Court: US Court of Appeals for the District of Columbia Circuit
Opinion Date: January 4, 2022
Judge: Cornelia Thayer Livingston Pillard
Areas of Law: International Law, Personal Injury
This case law update is brought to you by Freeway Law auto accident and personal injury lawyers in Orange County. The following is not one of our cases, but it is of some significance, and we thought we should share it with our readers for informational purposes. The information above is for informational purposes only and not to be construed as legal advice.
Plaintiffs, victims of Jaysh al-Mahdi terrorist attacks, and the victims’ family members filed suit alleging that defendants, large medical supply and manufacturing companies, knowingly gave substantial support to the attacks against them in violation of the Anti-Terrorism Act (ATA), as amended by the Justice Against Sponsors of Terrorism Act (JASTA), and state law. Plaintiffs claim that defendants, aware of Jaysh al-Mahdi’s command of the Ministry, secured lucrative medical-supply contracts with the Ministry by giving corrupt payments and valuable gifts to Jaysh al-Mahdi. The district court held that the complaint failed to state claims for either direct or secondary (aiding-and-abetting) liability under the ATA and that it lacked personal jurisdiction over six foreign defendants.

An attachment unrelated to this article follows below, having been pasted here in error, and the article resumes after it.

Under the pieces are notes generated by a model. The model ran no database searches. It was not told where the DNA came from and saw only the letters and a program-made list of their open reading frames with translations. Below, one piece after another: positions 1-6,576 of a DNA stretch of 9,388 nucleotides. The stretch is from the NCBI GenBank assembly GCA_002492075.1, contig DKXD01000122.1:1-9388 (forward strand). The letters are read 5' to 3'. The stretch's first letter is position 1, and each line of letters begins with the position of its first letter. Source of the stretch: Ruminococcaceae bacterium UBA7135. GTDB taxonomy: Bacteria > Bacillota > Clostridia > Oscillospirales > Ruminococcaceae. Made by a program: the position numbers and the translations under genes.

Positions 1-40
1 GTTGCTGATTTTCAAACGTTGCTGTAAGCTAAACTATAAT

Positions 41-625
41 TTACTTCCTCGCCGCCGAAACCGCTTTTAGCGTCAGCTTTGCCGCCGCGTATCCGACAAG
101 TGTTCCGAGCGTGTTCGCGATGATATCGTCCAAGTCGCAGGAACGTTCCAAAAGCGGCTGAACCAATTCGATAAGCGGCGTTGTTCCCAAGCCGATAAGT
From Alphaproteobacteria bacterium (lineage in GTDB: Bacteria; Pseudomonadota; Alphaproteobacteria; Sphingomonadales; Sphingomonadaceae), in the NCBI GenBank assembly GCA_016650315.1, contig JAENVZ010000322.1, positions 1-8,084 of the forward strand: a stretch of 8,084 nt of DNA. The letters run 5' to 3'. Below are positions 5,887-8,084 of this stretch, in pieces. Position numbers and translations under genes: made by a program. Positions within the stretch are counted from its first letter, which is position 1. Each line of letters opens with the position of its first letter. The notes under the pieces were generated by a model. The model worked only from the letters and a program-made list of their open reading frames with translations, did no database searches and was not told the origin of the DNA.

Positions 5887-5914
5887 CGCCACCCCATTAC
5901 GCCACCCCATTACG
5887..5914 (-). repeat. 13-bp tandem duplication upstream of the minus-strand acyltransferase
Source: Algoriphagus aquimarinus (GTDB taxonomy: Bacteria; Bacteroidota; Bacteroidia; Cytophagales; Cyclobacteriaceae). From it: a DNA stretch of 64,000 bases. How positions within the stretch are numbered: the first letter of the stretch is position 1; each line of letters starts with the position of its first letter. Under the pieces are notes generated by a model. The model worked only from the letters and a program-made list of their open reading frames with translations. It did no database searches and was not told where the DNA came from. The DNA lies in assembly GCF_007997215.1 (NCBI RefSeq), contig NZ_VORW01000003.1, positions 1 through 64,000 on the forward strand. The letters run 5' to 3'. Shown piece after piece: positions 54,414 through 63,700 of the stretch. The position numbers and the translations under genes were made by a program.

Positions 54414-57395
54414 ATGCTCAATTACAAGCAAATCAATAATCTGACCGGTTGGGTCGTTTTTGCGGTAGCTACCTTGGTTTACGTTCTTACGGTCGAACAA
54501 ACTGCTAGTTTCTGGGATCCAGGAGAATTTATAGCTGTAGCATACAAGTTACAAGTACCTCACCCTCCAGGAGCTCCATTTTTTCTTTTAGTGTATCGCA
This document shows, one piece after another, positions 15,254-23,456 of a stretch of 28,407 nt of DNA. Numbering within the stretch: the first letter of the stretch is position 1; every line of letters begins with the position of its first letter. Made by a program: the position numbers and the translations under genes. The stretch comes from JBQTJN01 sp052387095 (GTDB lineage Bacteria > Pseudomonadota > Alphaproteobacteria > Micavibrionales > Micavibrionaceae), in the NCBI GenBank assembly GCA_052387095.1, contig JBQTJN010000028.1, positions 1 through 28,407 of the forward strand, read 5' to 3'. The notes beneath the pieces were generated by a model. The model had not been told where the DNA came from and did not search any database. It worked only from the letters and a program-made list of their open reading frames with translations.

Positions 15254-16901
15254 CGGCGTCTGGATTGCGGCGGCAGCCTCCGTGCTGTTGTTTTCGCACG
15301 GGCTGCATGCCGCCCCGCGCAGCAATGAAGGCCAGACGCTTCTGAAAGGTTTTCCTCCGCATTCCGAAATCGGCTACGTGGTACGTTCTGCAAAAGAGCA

The DC Circuit reversed on three issues and remanded the balance of the issues to be addressed by the district court consistent with the court’s opinion. First, the court concluded that plaintiffs plead facts that suffice to support their aiding-and-abetting claim at the motion-to-dismiss stage. Second, with respect to the direct liability claim, the court concluded that plaintiffs have adequately pleaded that defendants’ payments to Jaysh al Mahdi proximately caused plaintiffs’ injuries. Third, the court concluded that the district court’s personal jurisdiction analysis was unduly restrictive.